Analysis of bullet fragments recovered from McAtee determined the round came from a Guardsman's weapon, Brown said. But, he added, because of damage to the fragments the analysis could not definitively say which Guardsman fired the fatal shot.

"What it means is that our crime lab was not able to match up these particular fragments with a particular rifle," Brown said.

Brown said McAtee fired at least two rounds from his own 9 mm handgun and an analysis concluded there was gunshot residue "on his person."

Kentucky National Guard Response

Dwayne Simmons makes a memorial to David McAtee near the intersection of 26th and Broadway in Louisville, Ky. McAtee, the owner of a barbecue spot who was known for offering meals to police officers, died while police and National Guard troops were enforcing a curfew June 1 amid waves of protests over a previous police shooting.
Darron Cummings / AP
Dwayne Simmons makes a memorial to David McAtee near the intersection of 26th and Broadway in Louisville, Ky. McAtee, the owner of a barbecue spot who was known for offering meals to police officers, died while police and National Guard troops were enforcing a curfew June 1 amid waves of protests over a previous police shooting.

In a statement, the Kentucky National Guard said Wednesday:

LMPD is currently conducting an investigation into this incident, and the Kentucky National Guard is also conducting a separate internal investigation.

"We continue to support a full and independent investigation because it is the right thing to do and because we have high confidence in our Guardsmen," said Brig. Gen. Hal Lamberton, Kentucky's adjutant general. " 'This civil unrest mission is one of the most difficult homeland missions we are asked to support. The Soldiers and Airmen we called upon are of the highest caliber, and we believe the investigation will conclude that it was a measured response from the National Guard that night."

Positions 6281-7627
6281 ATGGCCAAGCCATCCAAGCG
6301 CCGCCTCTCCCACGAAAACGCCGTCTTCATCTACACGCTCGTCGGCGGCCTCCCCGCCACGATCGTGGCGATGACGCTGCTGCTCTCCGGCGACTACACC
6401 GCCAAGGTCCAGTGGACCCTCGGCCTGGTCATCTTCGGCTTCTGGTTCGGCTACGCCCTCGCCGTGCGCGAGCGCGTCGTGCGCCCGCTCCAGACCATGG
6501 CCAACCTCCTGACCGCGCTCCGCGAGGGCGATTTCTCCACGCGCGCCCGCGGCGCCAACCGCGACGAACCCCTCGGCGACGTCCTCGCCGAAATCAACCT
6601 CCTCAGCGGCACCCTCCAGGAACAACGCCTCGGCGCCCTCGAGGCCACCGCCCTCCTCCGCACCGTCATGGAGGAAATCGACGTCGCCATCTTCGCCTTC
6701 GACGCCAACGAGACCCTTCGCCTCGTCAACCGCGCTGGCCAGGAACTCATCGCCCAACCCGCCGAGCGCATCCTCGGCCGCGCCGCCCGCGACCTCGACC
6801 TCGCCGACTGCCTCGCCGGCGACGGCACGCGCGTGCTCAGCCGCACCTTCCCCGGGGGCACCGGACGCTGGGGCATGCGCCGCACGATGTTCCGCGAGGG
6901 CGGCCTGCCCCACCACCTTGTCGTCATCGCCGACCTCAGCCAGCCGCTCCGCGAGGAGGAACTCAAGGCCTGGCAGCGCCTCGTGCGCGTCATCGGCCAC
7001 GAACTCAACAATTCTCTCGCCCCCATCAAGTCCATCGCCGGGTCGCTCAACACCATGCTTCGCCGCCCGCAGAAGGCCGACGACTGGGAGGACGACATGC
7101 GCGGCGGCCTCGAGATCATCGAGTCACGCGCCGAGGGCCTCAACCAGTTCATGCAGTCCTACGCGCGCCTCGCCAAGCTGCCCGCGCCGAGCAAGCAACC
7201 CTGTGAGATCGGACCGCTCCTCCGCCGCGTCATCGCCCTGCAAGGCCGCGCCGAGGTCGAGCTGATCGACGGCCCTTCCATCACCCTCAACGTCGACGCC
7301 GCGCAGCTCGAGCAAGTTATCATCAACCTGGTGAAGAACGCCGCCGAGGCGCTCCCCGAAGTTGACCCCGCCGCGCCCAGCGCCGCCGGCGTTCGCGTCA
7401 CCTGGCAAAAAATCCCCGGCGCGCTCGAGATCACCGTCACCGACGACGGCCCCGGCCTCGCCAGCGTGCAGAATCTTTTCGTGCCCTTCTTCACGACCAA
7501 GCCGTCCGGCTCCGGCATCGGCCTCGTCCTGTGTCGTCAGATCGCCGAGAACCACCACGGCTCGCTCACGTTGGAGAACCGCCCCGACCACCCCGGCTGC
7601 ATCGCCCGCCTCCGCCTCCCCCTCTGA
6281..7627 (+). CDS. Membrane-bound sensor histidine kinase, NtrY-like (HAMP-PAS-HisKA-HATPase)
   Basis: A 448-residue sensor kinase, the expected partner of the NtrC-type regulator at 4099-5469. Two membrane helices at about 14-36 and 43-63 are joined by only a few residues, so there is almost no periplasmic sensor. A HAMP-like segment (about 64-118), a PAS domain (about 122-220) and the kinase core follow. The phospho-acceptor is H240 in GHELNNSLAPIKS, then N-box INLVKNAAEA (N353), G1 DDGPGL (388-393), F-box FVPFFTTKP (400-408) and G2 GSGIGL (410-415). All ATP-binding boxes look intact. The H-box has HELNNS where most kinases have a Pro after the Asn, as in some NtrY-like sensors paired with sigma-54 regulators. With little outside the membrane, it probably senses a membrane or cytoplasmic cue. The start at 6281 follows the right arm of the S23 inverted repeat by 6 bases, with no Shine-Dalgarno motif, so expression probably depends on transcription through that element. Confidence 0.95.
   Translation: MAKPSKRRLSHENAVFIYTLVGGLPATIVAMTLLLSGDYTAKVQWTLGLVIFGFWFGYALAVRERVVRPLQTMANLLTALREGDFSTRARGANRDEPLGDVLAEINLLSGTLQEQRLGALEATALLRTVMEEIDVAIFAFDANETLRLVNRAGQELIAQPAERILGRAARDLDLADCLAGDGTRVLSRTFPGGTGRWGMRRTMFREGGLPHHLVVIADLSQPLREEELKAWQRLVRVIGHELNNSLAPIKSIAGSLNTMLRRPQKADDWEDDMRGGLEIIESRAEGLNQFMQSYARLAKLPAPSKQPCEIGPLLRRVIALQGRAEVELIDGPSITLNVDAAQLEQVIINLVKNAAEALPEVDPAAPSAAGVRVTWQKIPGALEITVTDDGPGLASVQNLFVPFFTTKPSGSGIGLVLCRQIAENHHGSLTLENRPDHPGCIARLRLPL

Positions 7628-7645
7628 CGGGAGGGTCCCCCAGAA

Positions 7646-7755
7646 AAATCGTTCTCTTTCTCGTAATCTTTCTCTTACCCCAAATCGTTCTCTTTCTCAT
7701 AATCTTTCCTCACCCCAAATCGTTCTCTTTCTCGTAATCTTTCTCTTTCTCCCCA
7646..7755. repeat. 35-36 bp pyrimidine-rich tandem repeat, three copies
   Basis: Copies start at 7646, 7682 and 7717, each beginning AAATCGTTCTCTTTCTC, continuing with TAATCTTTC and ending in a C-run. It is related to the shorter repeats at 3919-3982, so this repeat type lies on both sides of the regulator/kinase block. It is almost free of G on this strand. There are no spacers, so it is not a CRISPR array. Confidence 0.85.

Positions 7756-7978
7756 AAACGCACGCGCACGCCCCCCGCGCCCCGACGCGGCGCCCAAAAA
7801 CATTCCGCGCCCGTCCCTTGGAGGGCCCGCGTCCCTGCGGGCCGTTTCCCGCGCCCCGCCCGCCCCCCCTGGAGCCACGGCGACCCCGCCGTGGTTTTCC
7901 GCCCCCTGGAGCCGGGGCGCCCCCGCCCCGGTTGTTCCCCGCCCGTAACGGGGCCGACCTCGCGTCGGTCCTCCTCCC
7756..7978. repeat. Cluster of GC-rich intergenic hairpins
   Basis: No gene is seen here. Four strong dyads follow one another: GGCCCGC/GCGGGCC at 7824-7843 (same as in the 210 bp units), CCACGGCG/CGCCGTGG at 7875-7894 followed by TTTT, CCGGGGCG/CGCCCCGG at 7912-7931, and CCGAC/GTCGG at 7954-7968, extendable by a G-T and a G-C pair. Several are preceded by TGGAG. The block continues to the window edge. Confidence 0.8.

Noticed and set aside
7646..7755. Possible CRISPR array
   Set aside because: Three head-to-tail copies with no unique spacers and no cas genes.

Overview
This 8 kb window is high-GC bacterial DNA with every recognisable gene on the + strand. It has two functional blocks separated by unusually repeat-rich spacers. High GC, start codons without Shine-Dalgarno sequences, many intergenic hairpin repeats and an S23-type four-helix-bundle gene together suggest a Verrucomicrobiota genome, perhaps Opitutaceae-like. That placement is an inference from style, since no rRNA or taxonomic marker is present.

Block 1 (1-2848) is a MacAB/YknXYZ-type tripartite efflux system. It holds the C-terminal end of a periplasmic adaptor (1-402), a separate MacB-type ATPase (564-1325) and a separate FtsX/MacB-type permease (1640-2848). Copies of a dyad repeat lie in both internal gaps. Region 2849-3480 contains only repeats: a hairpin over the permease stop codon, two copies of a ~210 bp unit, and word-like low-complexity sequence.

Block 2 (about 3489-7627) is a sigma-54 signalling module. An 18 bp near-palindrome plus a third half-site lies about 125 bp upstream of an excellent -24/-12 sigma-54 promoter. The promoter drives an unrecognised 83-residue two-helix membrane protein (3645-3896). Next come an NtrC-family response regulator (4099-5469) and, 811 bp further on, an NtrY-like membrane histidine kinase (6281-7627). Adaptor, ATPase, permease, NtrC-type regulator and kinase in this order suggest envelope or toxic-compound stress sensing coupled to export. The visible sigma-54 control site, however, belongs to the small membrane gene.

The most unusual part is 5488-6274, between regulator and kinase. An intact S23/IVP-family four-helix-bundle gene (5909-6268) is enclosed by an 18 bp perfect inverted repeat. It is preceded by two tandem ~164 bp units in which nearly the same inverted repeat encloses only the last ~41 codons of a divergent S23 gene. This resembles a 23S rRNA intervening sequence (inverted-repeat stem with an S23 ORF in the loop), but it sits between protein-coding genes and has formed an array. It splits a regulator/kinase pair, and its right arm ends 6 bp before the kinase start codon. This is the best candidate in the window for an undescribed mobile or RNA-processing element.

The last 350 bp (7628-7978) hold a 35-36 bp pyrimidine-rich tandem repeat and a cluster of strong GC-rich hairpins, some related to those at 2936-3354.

The Kentucky National Guard said the Lexington-based 138th Field Artillery Brigade was supporting LMPD with crowd response the night of McAtee's death, adding that it also determined that LMPD and the responding Guardsmen fired only after being shot at first.

The FBI is also conducting an investigation into the incident.

Many questions remain

As NPR has reported, those from the neighborhood who knew McAtee question why National Guard troops were so heavily armed responding to a broken curfew.

Some, like State Rep. Attica Scott, who represents the part of Louisville where McAtee was killed, told NPR last week that Gov. Beshear is partly responsible for McAtee's death. She said it was his decision to call up the National Guard, calling it "an escalation from law enforcement against our community."

The governor later in the week justified his decision to activate the Kentucky National Guard because of what he described as "significant damage and real concerns for violence," according to reporter Ryland Barton of member station WFPL in Louisville.

WFPL notes LMPD also concluded McAtee fired first, but officers involved in the shooting did not activate their body cameras, which is a violation of protocol.

Louisville Mayor Greg Fischer fired Police Chief Steve Conrad following McAtee's death. Conrad was already due to retire early following criticism over the death of Breonna Taylor.

Copyright 2020 NPR. To see more, visit https://www.npr.org.